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What effect does heat really have on...

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  • galapugust
    What effect does heating really have on nutrients !! An enzyme is defined as A protein that acts as a biological catalyst to speed up a chemical
    Message 1 of 1852 , Apr 11, 2001
      'What effect does heating really have on
      nutrients'!!<br><br>An enzyme is defined as 'A protein that acts as a
      biological catalyst to speed up a chemical
      reaction.'<br><br>Raw fooders typically claim that dietary enzymes,
      which are denatured in the heating process, aid in
      digestion. There is, as of yet, little evidence for this and
      this goes against common theory that proteins, such as
      dietary enzymes, are broken down in the stomach by
      pepsin, an enzyme capable of digesting proteins, and
      Hydrochloric acid. Digestion occurs after this time in the
      small intestine. I do not believe that enzymes do what
      raw fooders say they do nor do I believe that enzyme
      theory is important to raw foods in general.<br><br>For
      more on this read Dr Harris's good article 'Raw vs
      Cooked'<br><a href=http://www.vegsource.com/harris/raw_vs_cooked.htm target=new>http://www.vegsource.com/harris/raw_vs_cooked.htm</a><br><br>Another claim is that the cooking process destroys many
      nutrients. First of all minerals are not destroyed or made
      organic and therefore unusable, there is no evidence for
      this.<br><br>Cooking, such as baking, does effect some vitamins but not
      many. <br><br>-Baking- ~20%
      thiamin(B1)<br>-Pasteurization- ~10% loss of B vitamins<br>-Some vitamin C is
      lost also, but pasteurized orange juice still contains
      large amounts of vitamin C.<br>-Some folate is
      lost.<br>-Coenzymes such as coenzyme Q10 is destroyed.<br>-Fats
      oxidizes but are not made indigestible.<br><br>Boiling in
      water can cause some vitamins to lost.<br><br>On the
      other hand cooking has been shown to actually increase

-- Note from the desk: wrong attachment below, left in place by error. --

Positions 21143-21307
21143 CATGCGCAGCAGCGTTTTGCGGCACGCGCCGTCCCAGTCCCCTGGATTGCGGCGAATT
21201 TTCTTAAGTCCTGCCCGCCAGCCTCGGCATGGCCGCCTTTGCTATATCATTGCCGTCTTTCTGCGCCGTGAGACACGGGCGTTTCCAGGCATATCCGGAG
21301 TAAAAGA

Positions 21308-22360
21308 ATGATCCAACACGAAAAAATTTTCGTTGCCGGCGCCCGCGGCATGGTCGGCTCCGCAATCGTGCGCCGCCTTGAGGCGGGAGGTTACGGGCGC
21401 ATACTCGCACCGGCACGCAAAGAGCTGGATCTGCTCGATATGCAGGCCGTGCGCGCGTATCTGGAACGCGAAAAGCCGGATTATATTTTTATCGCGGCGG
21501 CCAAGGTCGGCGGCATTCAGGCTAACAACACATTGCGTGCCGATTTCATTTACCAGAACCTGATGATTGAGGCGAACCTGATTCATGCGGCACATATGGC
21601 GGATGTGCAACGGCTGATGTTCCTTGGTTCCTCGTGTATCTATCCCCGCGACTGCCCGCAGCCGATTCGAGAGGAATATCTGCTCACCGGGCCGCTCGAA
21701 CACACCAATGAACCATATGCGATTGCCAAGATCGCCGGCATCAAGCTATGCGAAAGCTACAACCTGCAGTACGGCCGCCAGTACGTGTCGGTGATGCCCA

the absorption of such nutrients and beta caratone in
      carrots.<br><br>The main losses of nutrients are loss through food
      processing such the process from whole grains to their white
      equivalent.<br><br>To say that most vitamins are destroyed is
      ridiculous.<br><br>The nutrient losses coming about from cooking on
      there own do not suggest that a diet should be all raw
      or even predominantly raw but the healthfulness of
      foods are far more complicated than their nutrient
      contents. Foods contain many, many chemicals and various
      reactions occur during cooking and I'm sure that there is
      various negative changes coming from cooking that are not
      explained in terms of nutrient losses of the well known
      nutrients.<br> <br>Blake
    • Paula
      I have a juiceman Jr. and I love it.
      Message 1852 of 1852 , Feb 2, 2007
        I have a juiceman Jr. and I love it.

        --- In rawfood@yahoogroups.com, wolkenmeer wrote:
        >
        > Hi there, I am looking for a new juicer and do
        > not know which to take. Up to now I had a German
        > version of the Champion juicer that I like very much, but
        > it does not work with 110 V here in the USA. Would
        > the Green Life oder Green Power be a better juicer?
        > Please let me know what you think. Thanks, Wolkenmeer
        >
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